The Arab Spring protests reached Syria in March 2011, the pro-democracy uprising, initially demanding reforms, soon turned into a civil war and violence escalated as a result of the government forces utilizing brutality to suppress the civil movement. More than seven years of conflict lead to the deaths of over 400,000 Syrians; millions were forcibly displaced, and the country is devastated economically. Since the beginning of the conflict, more than four million Syrians have fled to neighboring countries such as Turkey, Lebanon and Jordan, and an estimated 6.1 million people have been displaced within Syria, bringing the total number of expelled Syrians to a staggering 11.5 million (UNHCR 2017).
“Do certain images of injured kids stay in my mind more than others? If you asked me that two years ago, then I could probably give an answer. But today, after witnessing the huge number of massacres that I have, it’s very hard to think of one specific instance. It’s become a daily occurrence. Now images stay in my mind for a short while before they slip away, to take their place alongside all the others. My own personal graveyard.” AFP Photographer Abd Doumany
We now know the pattern of besiegement in Syria and so we know what is to come in Aleppo. Government forces surround an area of a city and cut off all food and supplies. The population weakens and thins, the elderly dying first and then next the children, often from water-borne diseases. The United Nations stands by, failing again in its humanitarian obligations through its obsequiousness to a government whose crimes long ago stripped it of any legitimacy. The West and Russia can drop bombs but not food. Support cannot go to those who might be able to break the siege because of their ideology; instead it just sloshes into a corrupt morass outside the country. Statements are issued and ignored. 2139. 2165. 2191. 2254. 2258. These are the numbers of the United Nations Security Council resolutions that are brushed off by Assad.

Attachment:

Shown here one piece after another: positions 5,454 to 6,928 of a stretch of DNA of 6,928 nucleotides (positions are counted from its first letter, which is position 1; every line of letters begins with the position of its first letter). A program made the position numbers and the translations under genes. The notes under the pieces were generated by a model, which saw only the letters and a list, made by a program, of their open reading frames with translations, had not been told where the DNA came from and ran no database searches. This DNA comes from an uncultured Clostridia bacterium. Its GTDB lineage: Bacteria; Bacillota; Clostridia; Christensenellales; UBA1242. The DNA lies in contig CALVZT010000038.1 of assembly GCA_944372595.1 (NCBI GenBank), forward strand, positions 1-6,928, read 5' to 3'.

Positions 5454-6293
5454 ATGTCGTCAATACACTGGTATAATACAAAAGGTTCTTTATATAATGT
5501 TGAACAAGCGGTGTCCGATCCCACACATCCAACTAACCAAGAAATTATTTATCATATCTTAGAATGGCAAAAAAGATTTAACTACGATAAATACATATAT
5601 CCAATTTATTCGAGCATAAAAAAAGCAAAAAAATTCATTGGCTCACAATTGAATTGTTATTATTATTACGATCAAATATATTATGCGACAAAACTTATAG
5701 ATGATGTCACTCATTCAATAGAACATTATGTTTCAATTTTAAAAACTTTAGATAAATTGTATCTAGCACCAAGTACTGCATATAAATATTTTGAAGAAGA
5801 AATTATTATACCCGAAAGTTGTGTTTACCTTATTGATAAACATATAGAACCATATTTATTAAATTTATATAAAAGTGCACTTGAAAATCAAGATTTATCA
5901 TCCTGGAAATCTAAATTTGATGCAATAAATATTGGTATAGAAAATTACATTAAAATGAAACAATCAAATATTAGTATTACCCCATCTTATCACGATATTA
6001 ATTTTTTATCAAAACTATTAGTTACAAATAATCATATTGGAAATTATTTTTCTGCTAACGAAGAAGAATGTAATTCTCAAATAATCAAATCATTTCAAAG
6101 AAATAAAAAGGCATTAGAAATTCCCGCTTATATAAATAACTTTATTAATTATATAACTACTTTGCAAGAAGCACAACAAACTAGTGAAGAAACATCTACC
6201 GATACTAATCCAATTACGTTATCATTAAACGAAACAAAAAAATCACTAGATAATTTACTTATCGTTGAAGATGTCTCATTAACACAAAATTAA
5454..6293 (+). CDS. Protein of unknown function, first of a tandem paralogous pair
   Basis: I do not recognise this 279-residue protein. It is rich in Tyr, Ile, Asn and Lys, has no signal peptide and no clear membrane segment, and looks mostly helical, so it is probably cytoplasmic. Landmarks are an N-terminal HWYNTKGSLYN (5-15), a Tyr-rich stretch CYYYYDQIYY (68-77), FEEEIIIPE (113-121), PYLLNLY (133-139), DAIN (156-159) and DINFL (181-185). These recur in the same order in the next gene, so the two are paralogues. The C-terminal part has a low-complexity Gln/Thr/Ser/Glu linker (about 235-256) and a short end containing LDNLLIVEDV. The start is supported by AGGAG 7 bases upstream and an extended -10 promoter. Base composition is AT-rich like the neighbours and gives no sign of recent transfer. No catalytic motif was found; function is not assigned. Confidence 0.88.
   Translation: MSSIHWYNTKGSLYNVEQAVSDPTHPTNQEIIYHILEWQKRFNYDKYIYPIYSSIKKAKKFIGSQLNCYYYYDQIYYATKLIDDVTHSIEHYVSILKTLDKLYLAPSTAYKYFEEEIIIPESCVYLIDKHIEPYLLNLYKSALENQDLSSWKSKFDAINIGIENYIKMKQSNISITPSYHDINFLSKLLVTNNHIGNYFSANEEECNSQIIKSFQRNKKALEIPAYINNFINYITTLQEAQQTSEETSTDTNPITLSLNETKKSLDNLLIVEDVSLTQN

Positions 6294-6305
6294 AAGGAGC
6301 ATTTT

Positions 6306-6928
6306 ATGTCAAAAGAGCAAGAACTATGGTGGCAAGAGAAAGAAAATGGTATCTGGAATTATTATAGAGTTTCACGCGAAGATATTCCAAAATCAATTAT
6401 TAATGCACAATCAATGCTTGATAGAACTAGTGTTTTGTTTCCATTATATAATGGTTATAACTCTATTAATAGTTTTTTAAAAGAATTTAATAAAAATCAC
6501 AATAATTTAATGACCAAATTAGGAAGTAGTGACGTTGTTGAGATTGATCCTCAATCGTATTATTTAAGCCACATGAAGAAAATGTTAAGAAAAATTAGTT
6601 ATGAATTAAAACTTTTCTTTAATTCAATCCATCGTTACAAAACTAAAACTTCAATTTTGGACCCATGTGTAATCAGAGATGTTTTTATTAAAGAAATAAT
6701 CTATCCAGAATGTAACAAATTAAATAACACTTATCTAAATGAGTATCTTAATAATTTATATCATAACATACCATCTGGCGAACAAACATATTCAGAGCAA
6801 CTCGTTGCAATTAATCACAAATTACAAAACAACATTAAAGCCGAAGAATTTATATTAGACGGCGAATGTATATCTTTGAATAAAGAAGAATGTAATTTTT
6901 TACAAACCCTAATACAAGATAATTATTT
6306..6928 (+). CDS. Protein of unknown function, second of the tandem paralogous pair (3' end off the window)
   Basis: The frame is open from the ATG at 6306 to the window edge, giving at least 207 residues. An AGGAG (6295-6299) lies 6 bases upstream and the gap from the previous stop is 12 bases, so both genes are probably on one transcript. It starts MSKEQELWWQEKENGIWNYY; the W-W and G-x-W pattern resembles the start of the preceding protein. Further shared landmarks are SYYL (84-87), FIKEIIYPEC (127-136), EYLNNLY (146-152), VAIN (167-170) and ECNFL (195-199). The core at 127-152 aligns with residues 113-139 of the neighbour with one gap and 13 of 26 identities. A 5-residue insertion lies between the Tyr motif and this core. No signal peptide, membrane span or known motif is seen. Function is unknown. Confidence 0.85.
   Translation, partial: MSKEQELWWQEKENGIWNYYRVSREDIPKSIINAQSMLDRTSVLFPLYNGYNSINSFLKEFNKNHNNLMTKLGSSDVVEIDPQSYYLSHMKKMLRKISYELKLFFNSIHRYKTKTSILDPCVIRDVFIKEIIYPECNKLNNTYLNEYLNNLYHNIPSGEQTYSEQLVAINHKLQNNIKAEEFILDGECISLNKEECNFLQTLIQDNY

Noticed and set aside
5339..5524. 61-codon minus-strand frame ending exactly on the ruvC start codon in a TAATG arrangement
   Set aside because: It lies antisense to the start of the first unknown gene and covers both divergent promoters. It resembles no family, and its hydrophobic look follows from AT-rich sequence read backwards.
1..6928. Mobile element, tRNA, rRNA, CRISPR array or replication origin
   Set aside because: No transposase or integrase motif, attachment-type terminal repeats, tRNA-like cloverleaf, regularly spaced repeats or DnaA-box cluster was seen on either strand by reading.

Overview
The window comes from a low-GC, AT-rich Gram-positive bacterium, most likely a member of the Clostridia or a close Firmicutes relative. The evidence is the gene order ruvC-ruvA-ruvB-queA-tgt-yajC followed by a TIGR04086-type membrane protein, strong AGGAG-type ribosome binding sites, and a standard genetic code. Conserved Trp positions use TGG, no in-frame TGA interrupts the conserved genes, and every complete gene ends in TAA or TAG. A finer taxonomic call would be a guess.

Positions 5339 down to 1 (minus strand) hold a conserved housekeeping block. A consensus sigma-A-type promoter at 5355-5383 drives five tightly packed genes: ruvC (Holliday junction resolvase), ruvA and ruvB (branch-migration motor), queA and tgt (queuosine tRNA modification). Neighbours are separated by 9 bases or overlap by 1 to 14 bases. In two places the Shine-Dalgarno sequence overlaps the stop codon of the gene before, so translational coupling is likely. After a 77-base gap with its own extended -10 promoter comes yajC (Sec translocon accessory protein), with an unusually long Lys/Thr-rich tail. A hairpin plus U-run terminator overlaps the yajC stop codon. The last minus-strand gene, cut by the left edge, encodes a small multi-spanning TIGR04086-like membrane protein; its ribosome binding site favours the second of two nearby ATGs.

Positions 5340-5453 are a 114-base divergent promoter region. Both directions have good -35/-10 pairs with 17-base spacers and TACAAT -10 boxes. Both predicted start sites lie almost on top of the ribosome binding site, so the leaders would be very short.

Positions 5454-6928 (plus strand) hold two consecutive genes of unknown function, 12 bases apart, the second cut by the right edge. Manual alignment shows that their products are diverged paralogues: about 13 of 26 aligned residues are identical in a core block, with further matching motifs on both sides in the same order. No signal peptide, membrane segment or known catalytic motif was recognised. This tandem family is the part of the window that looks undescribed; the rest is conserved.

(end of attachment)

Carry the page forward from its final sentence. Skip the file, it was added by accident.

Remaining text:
“Big businesses are closing and the problems we are facing only young people can solve…The need for startups and entrepreneurship culture is really essential for Syria.” Leen Darwish. Read about her coding app Remmaz here.
Last week, while the bombing of Aleppo intensified, three brothers went out to play. They ended up at the Al Quds hospital, where a volunteer was filming the doctors at work. Published by Channel 4 News on 8 June.
The relentless pummelling of Sheikh Maqsoud has devastated the lives of civilians in the area. A wide array of armed groups from the Fatah Halab coalition has launched what appear to be repeated indiscriminate attacks that may amount to war crimes,” Magdalena Mughrabi, Amnesty International.